A landmark grant funds groundbreaking cancer research led by the Cancer Center to accelerate CTC-chip research, offering the potential to revolutionize how oncologists detect, monitor and treat cancers in the future.
A New Milestone in the Fight Against Cancer
Landmark grant from Stand Up to Cancer accelerates CTC-chip research led by the Cancer Center
Dr. Mehmet Toner and Dr. Daniel Haber
Two years ago, a team of scientists at the Massachusetts General Hospital Cancer Center took the cancer research community by storm. Led by Mehmet Toner, PhD, director of the Center for BioMicroElectroMechanical Systems (BioMEMS) and Daniel Haber, MD, PhD, director of the Cancer Center, the team published two papers, the first in Nature and the second in the New England Journal of Medicine, demonstrating promising results for a new nanotechnology device: The CTC-chip.
A silicon chamber containing thousands of microscopic columns through which is passed a teaspoon of blood, the CTC-chip allows the capture of rare cancer cells that circulate in the blood of patients with invasive cancers. Once captured, these extraordinarily rare cancer cells can be analyzed to reveal critical information about the spread of cancer metastases and the potential effectiveness of different treatments. This approach offers the potential to revolutionize the way oncologists detect, monitor and treat cancers in the future.
Stand Up to Cancer Challenge
Inspired by these promising early results and the Stand Up to Cancer (SU2C) initiative to “move groundbreaking cancer research out of the lab and into the clinic,” Haber and Toner assembled a cancer research “Dream Team.” Promoted on national television with a roster of A-list celebrities, including movie stars, recording artists and national news anchors, SU2C’s bold new paradigm for funding cancer research uses a model that requires applicants to reach across disciplines and institutions to create unparalleled scientific collaborations in an effort to accelerate clinical discoveries.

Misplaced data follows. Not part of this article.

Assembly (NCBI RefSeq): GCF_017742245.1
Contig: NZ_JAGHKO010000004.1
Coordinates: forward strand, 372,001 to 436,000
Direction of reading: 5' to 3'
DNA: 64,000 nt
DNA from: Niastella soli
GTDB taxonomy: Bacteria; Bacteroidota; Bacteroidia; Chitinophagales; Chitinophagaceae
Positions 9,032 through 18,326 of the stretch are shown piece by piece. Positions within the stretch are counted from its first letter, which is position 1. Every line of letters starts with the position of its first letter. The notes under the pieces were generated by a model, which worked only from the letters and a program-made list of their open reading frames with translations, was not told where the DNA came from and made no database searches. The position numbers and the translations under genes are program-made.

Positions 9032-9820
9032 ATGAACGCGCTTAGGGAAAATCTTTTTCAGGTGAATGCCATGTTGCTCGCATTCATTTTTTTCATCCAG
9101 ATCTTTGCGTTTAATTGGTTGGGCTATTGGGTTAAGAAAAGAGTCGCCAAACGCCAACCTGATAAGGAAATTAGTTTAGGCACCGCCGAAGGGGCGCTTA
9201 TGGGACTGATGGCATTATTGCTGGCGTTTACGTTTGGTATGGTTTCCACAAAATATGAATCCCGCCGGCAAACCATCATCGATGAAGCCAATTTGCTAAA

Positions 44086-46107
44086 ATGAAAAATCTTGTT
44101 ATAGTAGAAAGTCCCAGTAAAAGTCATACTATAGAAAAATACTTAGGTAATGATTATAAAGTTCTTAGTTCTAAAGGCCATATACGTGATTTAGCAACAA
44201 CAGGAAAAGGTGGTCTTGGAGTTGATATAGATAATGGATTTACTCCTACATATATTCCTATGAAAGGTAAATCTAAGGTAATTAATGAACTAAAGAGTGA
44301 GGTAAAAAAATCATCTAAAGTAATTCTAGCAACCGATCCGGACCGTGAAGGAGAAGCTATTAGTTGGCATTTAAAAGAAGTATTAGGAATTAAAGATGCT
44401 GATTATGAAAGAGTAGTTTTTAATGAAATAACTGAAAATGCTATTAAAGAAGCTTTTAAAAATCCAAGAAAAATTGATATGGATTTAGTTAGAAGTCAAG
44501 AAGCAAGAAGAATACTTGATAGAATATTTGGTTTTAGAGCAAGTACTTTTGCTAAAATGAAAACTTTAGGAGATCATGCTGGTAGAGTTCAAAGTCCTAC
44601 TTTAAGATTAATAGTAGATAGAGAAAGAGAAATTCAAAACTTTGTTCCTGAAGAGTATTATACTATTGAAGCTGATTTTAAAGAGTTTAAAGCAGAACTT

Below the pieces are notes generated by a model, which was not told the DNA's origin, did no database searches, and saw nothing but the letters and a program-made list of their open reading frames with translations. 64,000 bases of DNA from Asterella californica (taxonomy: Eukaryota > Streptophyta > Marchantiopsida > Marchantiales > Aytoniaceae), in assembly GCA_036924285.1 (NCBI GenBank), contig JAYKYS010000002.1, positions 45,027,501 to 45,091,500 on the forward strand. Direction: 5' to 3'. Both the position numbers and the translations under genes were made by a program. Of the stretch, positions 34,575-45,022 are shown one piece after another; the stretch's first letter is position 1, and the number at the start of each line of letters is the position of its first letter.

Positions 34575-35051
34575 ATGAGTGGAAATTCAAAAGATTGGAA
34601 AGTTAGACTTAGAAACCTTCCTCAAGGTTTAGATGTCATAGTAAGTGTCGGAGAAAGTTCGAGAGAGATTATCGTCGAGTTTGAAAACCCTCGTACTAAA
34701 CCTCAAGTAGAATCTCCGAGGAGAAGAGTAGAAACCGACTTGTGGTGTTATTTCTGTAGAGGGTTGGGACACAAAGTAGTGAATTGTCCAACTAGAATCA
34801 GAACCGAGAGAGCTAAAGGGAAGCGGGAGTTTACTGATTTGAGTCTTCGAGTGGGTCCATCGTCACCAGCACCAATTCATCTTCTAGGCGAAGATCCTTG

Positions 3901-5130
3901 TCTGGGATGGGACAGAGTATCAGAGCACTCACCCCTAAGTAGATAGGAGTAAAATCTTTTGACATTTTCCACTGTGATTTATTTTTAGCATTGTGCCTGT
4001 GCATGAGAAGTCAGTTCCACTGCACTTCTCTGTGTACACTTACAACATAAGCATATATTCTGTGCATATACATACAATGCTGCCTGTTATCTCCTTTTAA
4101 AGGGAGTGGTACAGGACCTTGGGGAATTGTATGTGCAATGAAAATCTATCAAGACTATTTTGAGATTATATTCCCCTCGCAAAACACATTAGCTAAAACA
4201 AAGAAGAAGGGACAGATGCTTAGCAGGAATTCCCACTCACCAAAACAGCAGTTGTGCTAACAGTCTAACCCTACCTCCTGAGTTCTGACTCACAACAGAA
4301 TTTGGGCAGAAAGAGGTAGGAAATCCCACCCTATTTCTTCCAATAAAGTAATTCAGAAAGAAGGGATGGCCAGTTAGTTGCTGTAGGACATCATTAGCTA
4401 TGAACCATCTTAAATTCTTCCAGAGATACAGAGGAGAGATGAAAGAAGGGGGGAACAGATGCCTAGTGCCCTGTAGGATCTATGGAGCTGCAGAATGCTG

“The most exciting thing about the SU2C challenge,” says Haber, “is that it encourages collaboration. It comes from the idea that we really can make progress if creative groups from different disciplines work together.”
The Making of a Dream Team
Within Mass General, the Dream Team includes bioengineers, molecular biologists and clinicians, who have worked together to make the CTC-chip a reality. The Mass General team reached out to partners at multiple institutions to further accelerate research: Bioengineers at MIT will work with Mass General engineers to enhance the CTC-chip technology for even greater sensitivity. Clinical researchers at Mass General, Memorial Sloan-Kettering Cancer Center, Dana-Farber Cancer Institute and M.D. Anderson Cancer Center will work together to define applications for the CTC-chip for many different types of cancer.
This May, a blue ribbon scientific advisory committee commissioned by SU2C’s scientific partner, the American Association of Cancer Research, awarded the Cancer Center $15 million to fund the CTC-chip Dream Team. The proposal was one of five chosen nationally from among 237 submissions, by a prestigious review committee led by Nobel laureate Phil Sharp, PhD, and comprised of prominent scientists and clinicians.
Toner credits the unique environment at Mass General for their success. “Mass General has all three components required for major clinical breakthroughs,” he says, listing technology, molecular and biological sciences and clinical medicine as the fundamental elements. “All of these components are under the umbrella of the same organization. There are few places in the world that can do this as effectively.”